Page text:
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But the 33-year-old helped dispatch Australian rivals Josh Amberger and Tim Reed in the Ironman VR6 race on the virtual Indian Wells bike course.
New Zealander Mike Phillips edged Currie by 6sec over the 40km distance.
Phillips made good use of his power advantage from his Christchurch home, while Currie brought all of his renowned fight and grit to the contest.
He was often seen out of his seat while watching the graphics unfold on the screen in front of him.
The Australians were doing all they could to stay with the flying New Zealanders, through the opening 10km, both Reed and Amberger had lost the best part of a kilometre and were struggling to match the power output of Phillips and Currie.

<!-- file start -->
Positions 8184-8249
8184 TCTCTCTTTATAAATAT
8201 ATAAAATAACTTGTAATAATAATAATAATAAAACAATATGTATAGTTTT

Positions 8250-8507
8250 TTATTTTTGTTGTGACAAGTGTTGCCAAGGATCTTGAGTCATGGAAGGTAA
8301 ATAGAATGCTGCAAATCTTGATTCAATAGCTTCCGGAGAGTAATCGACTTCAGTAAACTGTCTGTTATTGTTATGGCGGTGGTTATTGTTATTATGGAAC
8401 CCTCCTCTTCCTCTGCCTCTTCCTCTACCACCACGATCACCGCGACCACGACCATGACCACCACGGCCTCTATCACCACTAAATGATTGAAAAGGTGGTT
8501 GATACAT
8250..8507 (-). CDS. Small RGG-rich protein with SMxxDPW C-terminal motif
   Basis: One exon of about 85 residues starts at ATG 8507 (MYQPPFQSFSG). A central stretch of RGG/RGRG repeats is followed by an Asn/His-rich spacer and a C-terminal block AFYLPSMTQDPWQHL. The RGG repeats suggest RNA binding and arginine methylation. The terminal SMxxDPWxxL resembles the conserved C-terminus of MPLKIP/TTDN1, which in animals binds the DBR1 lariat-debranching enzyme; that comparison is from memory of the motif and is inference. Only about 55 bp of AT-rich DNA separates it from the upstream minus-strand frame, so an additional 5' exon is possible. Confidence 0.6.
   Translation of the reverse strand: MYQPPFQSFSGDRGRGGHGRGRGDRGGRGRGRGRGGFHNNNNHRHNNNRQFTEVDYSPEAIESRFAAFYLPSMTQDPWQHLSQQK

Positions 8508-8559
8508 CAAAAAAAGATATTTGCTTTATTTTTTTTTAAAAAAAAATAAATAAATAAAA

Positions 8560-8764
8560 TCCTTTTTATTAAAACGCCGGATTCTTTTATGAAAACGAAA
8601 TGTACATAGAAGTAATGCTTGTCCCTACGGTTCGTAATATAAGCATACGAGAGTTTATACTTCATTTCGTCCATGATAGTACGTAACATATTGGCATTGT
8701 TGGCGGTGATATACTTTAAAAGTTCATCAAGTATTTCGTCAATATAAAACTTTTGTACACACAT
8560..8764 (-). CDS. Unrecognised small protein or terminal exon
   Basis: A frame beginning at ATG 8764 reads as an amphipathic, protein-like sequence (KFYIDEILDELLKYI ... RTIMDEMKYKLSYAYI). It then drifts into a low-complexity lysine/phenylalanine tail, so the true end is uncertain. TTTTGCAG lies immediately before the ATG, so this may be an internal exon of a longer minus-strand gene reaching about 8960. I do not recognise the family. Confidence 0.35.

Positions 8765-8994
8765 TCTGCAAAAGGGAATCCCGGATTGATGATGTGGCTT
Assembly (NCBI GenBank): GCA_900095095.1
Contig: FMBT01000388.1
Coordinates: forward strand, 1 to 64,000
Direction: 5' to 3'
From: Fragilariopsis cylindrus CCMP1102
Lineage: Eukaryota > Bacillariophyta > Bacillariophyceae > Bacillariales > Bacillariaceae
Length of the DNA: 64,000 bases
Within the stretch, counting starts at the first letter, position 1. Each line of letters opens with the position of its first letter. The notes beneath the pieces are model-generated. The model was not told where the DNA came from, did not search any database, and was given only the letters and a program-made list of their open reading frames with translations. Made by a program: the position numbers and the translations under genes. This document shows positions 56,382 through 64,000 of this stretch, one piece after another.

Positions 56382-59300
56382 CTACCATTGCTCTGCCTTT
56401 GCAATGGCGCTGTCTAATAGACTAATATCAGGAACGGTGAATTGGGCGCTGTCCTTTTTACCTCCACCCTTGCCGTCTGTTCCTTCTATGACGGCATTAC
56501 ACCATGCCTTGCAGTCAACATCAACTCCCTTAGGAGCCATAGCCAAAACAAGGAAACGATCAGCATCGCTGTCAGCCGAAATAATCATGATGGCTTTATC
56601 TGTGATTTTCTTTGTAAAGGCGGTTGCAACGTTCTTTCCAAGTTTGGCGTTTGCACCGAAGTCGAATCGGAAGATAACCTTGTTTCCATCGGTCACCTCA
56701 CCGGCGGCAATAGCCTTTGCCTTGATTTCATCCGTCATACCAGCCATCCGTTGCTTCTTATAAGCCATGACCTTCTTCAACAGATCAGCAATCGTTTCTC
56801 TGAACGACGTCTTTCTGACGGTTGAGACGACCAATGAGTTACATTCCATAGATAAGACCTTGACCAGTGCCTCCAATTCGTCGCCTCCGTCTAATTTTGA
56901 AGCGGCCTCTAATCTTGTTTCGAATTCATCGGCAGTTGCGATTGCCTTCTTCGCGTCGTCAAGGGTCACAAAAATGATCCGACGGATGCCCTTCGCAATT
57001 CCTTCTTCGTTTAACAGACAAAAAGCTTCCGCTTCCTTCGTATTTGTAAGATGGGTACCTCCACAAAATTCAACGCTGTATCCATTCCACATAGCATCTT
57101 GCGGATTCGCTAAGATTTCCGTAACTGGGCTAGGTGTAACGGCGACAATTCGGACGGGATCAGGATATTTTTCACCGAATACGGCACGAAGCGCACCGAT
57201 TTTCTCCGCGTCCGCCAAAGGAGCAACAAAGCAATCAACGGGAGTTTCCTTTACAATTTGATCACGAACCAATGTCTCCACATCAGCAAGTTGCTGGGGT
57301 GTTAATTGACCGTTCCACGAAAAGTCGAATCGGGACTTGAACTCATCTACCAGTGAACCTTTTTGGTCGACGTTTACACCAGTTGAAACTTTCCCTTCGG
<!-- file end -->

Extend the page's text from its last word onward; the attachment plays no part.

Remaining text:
That pressure led to Reed literally blowing up his indoor trainer in his efforts to keep pace, the little Australian breaking his equipment during the watt per kilogram challenge at 37 minutes into the race.
Currie claimed the watt-bomb challenge, at one point posting an astonishing 13.0 watts per kilogram as he threw the gauntlet down to Phillips and the Australians during 30 seconds of outright effort.
Despite a fast finish from Currie, Phillips held on.
New Zealander Teresa Adam won the women’s event a day earlier.
Currie, who was in good humour after the race, had the consolation of winning that watt bomb challenge.
"I didn’t have any tactics other than to go hard from the start and hope that maybe in the watt bomb my mountain bike days came back to me with some power to weight. That was definitely the highlight," he said.
"It is always great to race against our Aussie friends and I can’t wait to see the borders open up again so we can get racing against them in person."